A large number of patients with growth disorders do not have the cause of their clinical phenotype established, including about 50% of patients with Silver-Russell syndrome (SRS), and 10-20% of patients with Beckwith-Wiedemann syndrome (BWS). The aim of this study was to investigate the (epi)genetic causes of growth disorders of unknown etiology, in a contribution to the understanding of growth regulation. The study included: (1) the investigation of submicroscopic chromosomal imbalances, by aCGH, (2) the analysis of the allele-specific expression profile of imprinted genes (IG), by pyrosequencing (PSQ) or Sanger sequencing, in patients with growth restriction; (3) the investigation of global methylation pattern in patients with growth restriction, using methylation microarray. The cohort consisted of 41 unrelated patients with growth disorders: (1) 25, with the diagnostic hypothesis of SRS; (2) six, with intrauterine growth restriction and birth weight below the 10th centile, associated with other clinical signs; (3) seven, with the diagnostic hypothesis of BWS; and (4) three, with prenatal or postnatal macrosomia, associated with other clinical signs. Chromosomal microdeletions and microduplications were investigated in 40 patients. Fifty-eight rare variants were detected in 30/40 patients (75%): 40 were considered likely benign (18 patients, 45%), 12, of unknown pathogenic significance (11 patients, 27.5%), two, likely pathogenic (one patient, 2.5%), and four, pathogenic (three patients, 7.5%). These frequencies are similar to those described in studies investigating CNVs in groups of patients with growth disorders and other congenital abnormalities, including SRS, and show the importance of investigating chromosomal microimbalances in these patients. The diversity of CNVs identified can be attributed to the clinical heterogeneity of these cohorts. In this study, many of the patients, with the diagnostic hypothesis of SRS or BWS, had atypical clinical signs, thus explaining the absence of specific SRS/BWS (epi)genetic mutations. The identification of CNVs, known to be causative of other syndromes, reflected the overlapping of some of their clinical features with those of SRS and BWS. The analysis of IG allele-specific expression profile was performed in a subgroup of 18 patients with growth restriction. Thirty IGs were initially selected, based on their association with cell proliferation, fetal growth or neurodevelopment. Transcribed SNPs with high frequency in the general population were selected for the genotyping of patients, parents and control subjects, determination of IG expression in peripheral blood, and of the monoallelic or biallelic expression pattern. The allele-specific expression of 13 IGs expressed in blood was then investigated in patients (seven of them by PSQ and six by Sanger sequencing). Expression alterations of two normally paternally expressed genes were detected in 4/18 patients (22%). This study is the first to use pyrosequencing and Sanger sequencing in the evaluation of IG allele-specific expression profile, in patients with growth restriction. Despite the limitations, both techniques have proved to be robust, and revealed interesting alterations in allelic expression; however, the causal relationship of these alterations with the clinical phenotypes remained unclear. The investigation of the global DNA methylation was performed in a subgroup of 21 patients with growth restriction, and in 24 control subjects. Two types of analysis were performed: (1) group differential analysis, and (2) individual differential analysis. In the first analysis, the methylation pattern obtained for the group of patients with the diagnostic hypothesis of SRS (n=16) was compared to that of the control group (n=24); no bias towards DNA hypo or hypermethylation was detected in the SRS group. In the second analysis, the methylation patterns of each of the 21 patients with growth restriction, and each of the 24 control subjects were compared to the methylation pattern of the control group. The average numbers of hypermethylated CpGs and of differentially methylated segments (DMSs) were significantly higher in the patients. In total, 82 hypermethylated DMSs - 57 associated with gene(s) (69.5%), in 16 patients, and 51 hypomethylated DMSs - 41 associated with gene(s) (80.4%), in 10 patients, were identified. Gene ontology analysis of the 61 DMS-associated genes highlighted genes involved in development and morphogenesis of the skeletal system and fetal organs, and also in the regulation of gene transcription and metabolic processes. Methylation changes in genes involved with cellular proliferation and differentiation, and growth were identified in 9/20 patients (45%), suggesting clinical implications; an epigenetic mutation common to SRS patients was not detected, likely due to the clinical heterogeneity of the cohort. The data generated by this global methylation analysis, using microarray, might contribute to the understanding of molecular mechanisms in growth restriction. In an apparently balanced translocation -t(5;6)(q35.2;p22.3)dn, detected in a patient with the diagnostic hypothesis of SRS, a gene found to be disrupted by the chromosome 6 breakpoint might explain the phenotype; alternatively, the translocation might have impacted the regulation of developmental genes in the vicinity of breakpoints. Expression analysis showed a significant decrease in the disrupted gene cDNA levels in the patient\'s blood cells, as expected. In addition to the SRS typical signs, the patient presented clinical features suggestive of cleidocranial dysplasia. Thus, the translocation t(5;6) might have altered the interaction of developmental genes and regulatory elements, leading to misregulation of spatiotemporal gene expression, thus resulting in an atypical phenotype, with overlapping features of more than one genetic syndrome (AU)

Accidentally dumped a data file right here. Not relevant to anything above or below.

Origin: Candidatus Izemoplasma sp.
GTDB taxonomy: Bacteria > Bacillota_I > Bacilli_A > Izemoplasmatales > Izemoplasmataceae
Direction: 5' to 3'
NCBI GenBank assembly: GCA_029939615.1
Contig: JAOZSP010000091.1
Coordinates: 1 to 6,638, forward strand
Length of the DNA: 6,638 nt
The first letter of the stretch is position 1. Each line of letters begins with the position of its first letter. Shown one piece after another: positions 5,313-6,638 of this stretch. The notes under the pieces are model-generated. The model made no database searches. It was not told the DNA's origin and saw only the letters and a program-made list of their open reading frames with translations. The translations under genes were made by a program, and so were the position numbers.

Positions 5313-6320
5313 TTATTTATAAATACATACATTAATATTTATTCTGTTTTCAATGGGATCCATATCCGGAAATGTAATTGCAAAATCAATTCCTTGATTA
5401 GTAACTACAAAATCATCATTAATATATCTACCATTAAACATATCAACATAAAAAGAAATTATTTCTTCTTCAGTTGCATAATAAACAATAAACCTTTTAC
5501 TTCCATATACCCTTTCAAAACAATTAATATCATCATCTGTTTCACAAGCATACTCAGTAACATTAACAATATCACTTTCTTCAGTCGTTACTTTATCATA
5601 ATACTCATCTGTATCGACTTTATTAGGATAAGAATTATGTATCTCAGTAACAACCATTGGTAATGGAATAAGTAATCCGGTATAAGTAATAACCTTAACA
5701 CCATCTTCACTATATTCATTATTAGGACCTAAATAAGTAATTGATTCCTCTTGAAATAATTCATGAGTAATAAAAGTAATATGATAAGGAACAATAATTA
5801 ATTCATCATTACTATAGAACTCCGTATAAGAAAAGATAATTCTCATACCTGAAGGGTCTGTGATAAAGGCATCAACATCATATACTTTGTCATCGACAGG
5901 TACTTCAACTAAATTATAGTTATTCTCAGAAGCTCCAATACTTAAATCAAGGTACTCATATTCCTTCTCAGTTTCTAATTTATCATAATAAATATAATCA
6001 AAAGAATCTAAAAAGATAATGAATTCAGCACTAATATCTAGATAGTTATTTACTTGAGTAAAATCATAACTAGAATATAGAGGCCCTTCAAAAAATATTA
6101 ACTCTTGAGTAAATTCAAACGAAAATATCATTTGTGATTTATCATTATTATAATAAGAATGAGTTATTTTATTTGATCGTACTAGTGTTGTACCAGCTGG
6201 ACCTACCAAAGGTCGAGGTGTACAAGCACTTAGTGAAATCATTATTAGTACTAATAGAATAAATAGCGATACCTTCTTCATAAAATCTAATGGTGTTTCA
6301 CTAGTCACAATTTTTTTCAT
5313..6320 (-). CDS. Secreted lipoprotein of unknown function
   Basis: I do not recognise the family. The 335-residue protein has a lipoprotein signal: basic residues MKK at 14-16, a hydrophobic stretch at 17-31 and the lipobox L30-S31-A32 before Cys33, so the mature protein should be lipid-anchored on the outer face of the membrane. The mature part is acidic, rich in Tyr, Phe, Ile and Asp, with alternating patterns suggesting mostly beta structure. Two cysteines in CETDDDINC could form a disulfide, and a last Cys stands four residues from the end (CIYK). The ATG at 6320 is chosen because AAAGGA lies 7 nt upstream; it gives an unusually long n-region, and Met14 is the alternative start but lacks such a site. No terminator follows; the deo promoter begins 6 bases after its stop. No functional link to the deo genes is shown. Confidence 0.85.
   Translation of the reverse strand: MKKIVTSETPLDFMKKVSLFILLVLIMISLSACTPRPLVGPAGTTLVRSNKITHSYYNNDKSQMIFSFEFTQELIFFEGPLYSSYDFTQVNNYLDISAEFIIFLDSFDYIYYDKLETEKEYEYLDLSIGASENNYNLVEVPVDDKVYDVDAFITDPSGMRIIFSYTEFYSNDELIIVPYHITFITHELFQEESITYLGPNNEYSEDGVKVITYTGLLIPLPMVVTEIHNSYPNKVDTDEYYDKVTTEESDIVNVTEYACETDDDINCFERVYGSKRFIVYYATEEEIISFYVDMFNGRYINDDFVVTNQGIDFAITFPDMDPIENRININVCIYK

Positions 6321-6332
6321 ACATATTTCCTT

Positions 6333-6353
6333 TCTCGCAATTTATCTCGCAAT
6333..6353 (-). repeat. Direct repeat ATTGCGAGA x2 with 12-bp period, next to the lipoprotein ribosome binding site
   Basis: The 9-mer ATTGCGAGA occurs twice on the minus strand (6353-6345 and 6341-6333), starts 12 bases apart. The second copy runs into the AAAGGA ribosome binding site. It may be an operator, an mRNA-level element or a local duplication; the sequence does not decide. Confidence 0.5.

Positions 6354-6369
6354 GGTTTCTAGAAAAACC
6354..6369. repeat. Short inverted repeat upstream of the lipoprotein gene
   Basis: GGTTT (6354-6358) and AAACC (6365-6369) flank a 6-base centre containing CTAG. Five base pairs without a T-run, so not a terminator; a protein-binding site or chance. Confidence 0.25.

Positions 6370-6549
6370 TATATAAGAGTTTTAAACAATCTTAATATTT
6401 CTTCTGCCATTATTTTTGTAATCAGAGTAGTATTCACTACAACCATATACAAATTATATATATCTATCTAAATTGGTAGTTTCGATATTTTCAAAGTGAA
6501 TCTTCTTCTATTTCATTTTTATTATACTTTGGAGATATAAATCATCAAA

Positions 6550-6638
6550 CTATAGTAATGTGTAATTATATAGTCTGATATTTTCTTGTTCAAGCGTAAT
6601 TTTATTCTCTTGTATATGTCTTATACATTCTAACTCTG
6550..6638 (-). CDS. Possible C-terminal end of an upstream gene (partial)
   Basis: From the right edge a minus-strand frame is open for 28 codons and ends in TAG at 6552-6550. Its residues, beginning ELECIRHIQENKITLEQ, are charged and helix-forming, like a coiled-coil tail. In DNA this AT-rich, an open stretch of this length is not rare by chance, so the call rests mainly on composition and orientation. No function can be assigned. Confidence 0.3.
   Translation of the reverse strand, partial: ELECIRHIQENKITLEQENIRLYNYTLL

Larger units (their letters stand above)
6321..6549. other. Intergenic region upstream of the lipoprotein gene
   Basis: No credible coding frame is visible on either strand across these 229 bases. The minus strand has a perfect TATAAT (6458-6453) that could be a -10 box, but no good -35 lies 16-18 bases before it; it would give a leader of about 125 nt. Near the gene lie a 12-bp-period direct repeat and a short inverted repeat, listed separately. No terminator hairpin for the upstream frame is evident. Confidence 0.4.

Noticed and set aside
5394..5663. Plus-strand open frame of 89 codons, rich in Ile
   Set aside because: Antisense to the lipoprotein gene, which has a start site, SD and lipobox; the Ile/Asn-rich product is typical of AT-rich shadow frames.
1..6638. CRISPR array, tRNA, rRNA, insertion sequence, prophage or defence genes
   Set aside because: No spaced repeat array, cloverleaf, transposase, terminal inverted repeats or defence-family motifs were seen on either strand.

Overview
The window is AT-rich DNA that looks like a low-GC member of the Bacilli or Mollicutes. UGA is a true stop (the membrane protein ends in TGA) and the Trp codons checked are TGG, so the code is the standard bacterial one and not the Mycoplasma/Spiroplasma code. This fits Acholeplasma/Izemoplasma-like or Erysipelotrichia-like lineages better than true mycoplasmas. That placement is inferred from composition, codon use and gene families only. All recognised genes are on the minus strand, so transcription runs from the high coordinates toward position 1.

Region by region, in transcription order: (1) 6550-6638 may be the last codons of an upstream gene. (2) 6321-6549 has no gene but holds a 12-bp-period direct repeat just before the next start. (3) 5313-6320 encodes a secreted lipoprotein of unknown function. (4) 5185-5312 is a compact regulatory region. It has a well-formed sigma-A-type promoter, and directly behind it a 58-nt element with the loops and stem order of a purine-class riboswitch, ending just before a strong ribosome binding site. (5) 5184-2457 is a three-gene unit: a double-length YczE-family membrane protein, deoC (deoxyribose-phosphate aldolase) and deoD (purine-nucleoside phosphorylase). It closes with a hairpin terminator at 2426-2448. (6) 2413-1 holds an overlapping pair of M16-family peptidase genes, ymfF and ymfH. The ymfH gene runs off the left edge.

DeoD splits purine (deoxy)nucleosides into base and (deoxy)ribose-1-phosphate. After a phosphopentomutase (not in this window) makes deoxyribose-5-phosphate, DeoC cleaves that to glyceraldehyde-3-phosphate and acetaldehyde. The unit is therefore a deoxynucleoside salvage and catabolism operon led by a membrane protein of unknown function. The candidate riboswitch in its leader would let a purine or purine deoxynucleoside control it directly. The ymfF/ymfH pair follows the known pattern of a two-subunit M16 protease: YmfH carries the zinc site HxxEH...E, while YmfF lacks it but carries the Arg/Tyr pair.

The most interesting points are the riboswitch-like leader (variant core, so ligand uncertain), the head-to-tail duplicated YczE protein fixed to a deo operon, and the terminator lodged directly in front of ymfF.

FAPESP's process: 11/12486-0 - Analysis of imprinted gene expression and chromosome microimbalances in growth disorders accompanied or not by intellectual disability
Grantee:Adriano Bonaldi
Support type: Scholarships in Brazil - Doctorate